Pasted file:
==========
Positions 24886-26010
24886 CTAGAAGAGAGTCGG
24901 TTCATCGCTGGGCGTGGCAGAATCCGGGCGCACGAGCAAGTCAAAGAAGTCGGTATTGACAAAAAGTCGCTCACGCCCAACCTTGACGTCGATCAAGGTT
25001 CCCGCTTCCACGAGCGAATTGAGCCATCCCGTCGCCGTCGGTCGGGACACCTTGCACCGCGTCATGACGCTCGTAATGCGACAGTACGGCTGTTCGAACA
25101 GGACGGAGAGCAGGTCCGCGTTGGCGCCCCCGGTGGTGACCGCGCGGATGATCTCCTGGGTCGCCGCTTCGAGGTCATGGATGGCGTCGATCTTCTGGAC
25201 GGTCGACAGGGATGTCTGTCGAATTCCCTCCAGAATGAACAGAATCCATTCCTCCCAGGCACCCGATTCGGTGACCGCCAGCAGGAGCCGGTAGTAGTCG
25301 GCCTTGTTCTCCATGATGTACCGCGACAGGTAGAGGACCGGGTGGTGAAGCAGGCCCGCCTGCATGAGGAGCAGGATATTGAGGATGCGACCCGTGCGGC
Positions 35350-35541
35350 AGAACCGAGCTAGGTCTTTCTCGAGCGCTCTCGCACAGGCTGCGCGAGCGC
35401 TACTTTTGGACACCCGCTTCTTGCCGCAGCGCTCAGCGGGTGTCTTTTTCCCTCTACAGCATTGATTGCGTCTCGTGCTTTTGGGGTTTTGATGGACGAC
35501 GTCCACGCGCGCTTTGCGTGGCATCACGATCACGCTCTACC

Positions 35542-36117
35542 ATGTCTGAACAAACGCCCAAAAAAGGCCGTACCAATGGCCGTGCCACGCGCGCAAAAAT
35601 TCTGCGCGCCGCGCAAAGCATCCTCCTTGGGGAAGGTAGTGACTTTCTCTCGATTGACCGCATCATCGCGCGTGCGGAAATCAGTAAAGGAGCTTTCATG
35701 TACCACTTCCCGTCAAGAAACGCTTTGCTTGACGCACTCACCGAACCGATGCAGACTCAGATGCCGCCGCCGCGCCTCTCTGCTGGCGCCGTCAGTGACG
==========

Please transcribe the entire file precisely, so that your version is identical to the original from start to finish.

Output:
Positions 24886-26010
24886 CTAGAAGAGAGTCGG
24901 TTCATCGCTGGGCGTGGCAGAATCCGGGCGCACGAGCAAGTCAAAGAAGTCGGTATTGACAAAAAGTCGCTCACGCCCAACCTTGACGTCGATCAAGGTT
25001 CCCGCTTCCACGAGCGAATTGAGCCATCCCGTCGCCGTCGGTCGGGACACCTTGCACCGCGTCATGACGCTCGTAATGCGACAGTACGGCTGTTCGAACA
25101 GGACGGAGAGCAGGTCCGCGTTGGCGCCCCCGGTGGTGACCGCGCGGATGATCTCCTGGGTCGCCGCTTCGAGGTCATGGATGGCGTCGATCTTCTGGAC
25201 GGTCGACAGGGATGTCTGTCGAATTCCCTCCAGAATGAACAGAATCCATTCCTCCCAGGCACCCGATTCGGTGACCGCCAGCAGGAGCCGGTAGTAGTCG
25301 GCCTTGTTCTCCATGATGTACCGCGACAGGTAGAGGACCGGGTGGTGAAGCAGGCCCGCCTGCATGAGGAGCAGGATATTGAGGATGCGACCCGTGCGGC
Positions 35350-35541
35350 AGAACCGAGCTAGGTCTTTCTCGAGCGCTCTCGCACAGGCTGCGCGAGCGC
35401 TACTTTTGGACACCCGCTTCTTGCCGCAGCGCTCAGCGGGTGTCTTTTTCCCTCTACAGCATTGATTGCGTCTCGTGCTTTTGGGGTTTTGATGGACGAC
35501 GTCCACGCGCGCTTTGCGTGGCATCACGATCACGCTCTACC

Positions 35542-36117
35542 ATGTCTGAACAAACGCCCAAAAAAGGCCGTACCAATGGCCGTGCCACGCGCGCAAAAAT
35601 TCTGCGCGCCGCGCAAAGCATCCTCCTTGGGGAAGGTAGTGACTTTCTCTCGATTGACCGCATCATCGCGCGTGCGGAAATCAGTAAAGGAGCTTTCATG
35701 TACCACTTCCCGTCAAGAAACGCTTTGCTTGACGCACTCACCGAACCGATGCAGACTCAGATGCCGCCGCCGCGCCTCTCTGCTGGCGCCGTCAGTGACG